It’s the warmest, cuddliest most feelgood zombie film ever written, despite the lashings of gore and violence, and it left me with such a good (hot?) fuzzy feeling inside that I immediately wanted to write about it and tell the whole world my opinion of a seventeen-year-old movie, lol. Talk about late to the bleedin’ party!

The first film in the Three Flavours Cornetto trilogy (HOT FUZZ (2007) and THE WORLD’S END (2013), it was based on such films as George A. Romero’s own trio of classic zombie movies, NIGHT OF THE LIVING DEAD (1968), DAWN OF THE DEAD (1978) and DAY OF THE DEAD (1985).

It tells the story of Shaun, marvellously played by Simon Pegg, a twenty-nine-year-old Londoner who works in a shit job selling electrical goods. His girlfriend Liz is breaking up with him because she thinks he’s immature and never wants to do anything different or go anywhere new. As he spends every night in the Winchester pub with his soulmate, his bezzie mate Ed (played by an equally wonderful Nick Frost), this accusation might just be true.

Shaun hates his step-dad, the mild-mannered Philip (Bill Nighy), and is always fighting with his mum Barbara (Penelope Wilton) because of this. He also hates Liz’s mate David (David’s a twat!), one half of the couple David-and-Dianne, and he’s not getting on with his housemate Pete, because Pete thinks that Shaun and Ed are a couple of losers who waste their time on the Playstation or down the Winchester.

So, you see, by the time the Zombie Apocalypse begins, Shaun has been made to feel really bad about his life by Other People. I say Other People, because Shaun and Ed were both perfectly happy about the nice comfortable rut they were in before the Apocalypse (Ed still is!) until Other People started sticking their oars in.

But the Apocalypse, which the horribly hungover Shaun and Ed are quite slow to recognise for what it is, might just provide Shaun, whose pens have had the utterly banal bad taste to leak through the pocket of his white, short-sleeved work shirt, with a golden opportunity to display the proactive leadership skills that have hitherto lain dormant in his nature.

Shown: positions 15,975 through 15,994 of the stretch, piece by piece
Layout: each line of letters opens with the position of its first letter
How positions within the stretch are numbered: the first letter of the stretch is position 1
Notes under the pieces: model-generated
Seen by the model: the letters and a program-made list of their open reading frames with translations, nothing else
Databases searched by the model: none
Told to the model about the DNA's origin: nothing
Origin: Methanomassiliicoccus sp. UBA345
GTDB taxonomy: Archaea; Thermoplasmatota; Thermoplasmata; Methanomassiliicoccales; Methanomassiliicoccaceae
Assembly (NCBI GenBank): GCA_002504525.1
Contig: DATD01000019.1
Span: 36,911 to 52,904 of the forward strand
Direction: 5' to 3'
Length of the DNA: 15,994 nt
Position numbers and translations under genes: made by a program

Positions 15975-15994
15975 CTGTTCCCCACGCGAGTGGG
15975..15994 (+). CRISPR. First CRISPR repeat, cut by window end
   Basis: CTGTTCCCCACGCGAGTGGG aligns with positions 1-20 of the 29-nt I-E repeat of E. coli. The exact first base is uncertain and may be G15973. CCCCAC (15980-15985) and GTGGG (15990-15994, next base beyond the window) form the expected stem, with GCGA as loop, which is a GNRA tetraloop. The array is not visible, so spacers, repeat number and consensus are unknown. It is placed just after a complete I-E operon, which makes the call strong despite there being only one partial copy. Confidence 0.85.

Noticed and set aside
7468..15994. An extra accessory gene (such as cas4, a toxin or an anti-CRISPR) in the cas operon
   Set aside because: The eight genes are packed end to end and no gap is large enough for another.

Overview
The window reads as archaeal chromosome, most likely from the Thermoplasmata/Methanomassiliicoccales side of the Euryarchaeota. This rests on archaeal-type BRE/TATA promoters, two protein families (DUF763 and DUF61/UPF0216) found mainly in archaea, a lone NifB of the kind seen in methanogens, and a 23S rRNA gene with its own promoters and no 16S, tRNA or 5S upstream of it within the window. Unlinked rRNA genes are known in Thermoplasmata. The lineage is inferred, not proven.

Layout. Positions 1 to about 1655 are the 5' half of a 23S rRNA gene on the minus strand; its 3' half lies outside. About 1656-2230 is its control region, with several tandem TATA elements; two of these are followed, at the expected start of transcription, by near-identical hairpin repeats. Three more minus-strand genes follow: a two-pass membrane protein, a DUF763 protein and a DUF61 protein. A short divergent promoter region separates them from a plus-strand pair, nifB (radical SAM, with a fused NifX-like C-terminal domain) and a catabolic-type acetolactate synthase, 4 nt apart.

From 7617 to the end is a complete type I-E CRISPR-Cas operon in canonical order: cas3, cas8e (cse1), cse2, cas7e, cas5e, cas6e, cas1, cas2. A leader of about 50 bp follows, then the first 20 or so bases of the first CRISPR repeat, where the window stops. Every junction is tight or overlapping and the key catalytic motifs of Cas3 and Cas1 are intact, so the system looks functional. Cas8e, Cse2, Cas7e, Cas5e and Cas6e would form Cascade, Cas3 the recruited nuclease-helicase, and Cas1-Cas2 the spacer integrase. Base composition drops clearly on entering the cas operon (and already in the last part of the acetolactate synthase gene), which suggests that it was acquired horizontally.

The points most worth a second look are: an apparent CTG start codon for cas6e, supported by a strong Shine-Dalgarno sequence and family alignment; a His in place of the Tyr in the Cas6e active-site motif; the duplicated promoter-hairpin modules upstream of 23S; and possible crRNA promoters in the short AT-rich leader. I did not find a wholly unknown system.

Can he win back Liz’s love (and, let’s face it, they’re perfick for each other) while simultaneously saving her, his mum, his step-dad, his bezzie mate Ed and David-and-Dianne as well from the Zombie Apocalypse? Will the previously reviled Winchester provide the gang, after all, with the fortress-like security they need to keep them safe from the onslaught of slavering zombies? It’s all to play for, folks.

Highlights include Shaun and Ed having a deadly serious conversation in the middle of a zombie attack about which records to chuck- or not to chuck- at the shambling, slobbering brain-dead brain-munchers, and the gang nipping over garden fences trying to get to the Winchester before the zombies do and discovering their friend Yvonne (played by the brilliant Jessica Stevenson, aka Cheryl from THE ROYLE FAMILY) leading an exactly parallel group to their own one but in a different direction.

The parallel group, though they don’t get to say much, features well-known comedy actors such as Matt Lucas (LITTLE BRITAIN), Reece Shearsmith (THE LEAGUE OF GENTLEMEN), Martin Freeman (NATIVITY, THE HOBBIT) and Tamsin Greig (BLACK BOOKS, alongside its writer-creator Dylan Moran).

I also love that ordinary normal people like ourselves are portrayed as zombies as we go through the frequently mind-numbingly boring motions of everyday life. No wonder people like Liz sometimes yearn for a complete change of scene or direction, or even of watering-hole. Just to do something a little bit different, for once! We’ve all felt that on occasion, all been there.

I also love that scene in the garden where Shaun and Ed think the zombie lady is merely another Sunday morning still-drunk hangover victim, and also the sheer normal-ness of the Asian-run corner shop and the perfectly ordinary street where they live.

The separate scenes between Shaun and his step-dad, in which Bill Nighy as Philip tries touchingly to impart how tough it is to be a dad, never mind a step-dad, and also between Shaun and his lovely mumsy mum, are part and parcel of what gives SHAUN OF THE DEAD its enormous heart.

But the central love has got to be between, not Shaun and Liz, although they undoubtedly do love each other, but Shaun and Ed, his best friend. They love each other the way only real, true best friends can love each other, and each of their two final scenes together in the film had me in floods of tears.

I was laughing more than I was crying, though, because the comedy in the film is seriously well-written. Nearly two decades after it was conceived, penned and committed to celluloid, I finally get to watch it. And pronounce it practically perfick.

AUTHOR BIOGRAPHY OF SANDRA HARRIS.

Sandra Harris is a Dublin-based novelist, poet, short story writer and film and book blogger. She has studied Creative Writing and Film-Making. She has published a number of e-books on the following topics: horror film reviews, multi-genre film reviews, women’s fiction, erotic fiction, erotic horror fiction and erotic poetry. Several new books are currently in the pipeline. You can browse or buy any of Sandra’s books by following the link below straight to her Amazon Author Page: http://www.amazon.com/-/e/B015GDE5RO

Her debut romantic fiction novel, ‘THIRTEEN STOPS,’ is out now from Poolbeg Books.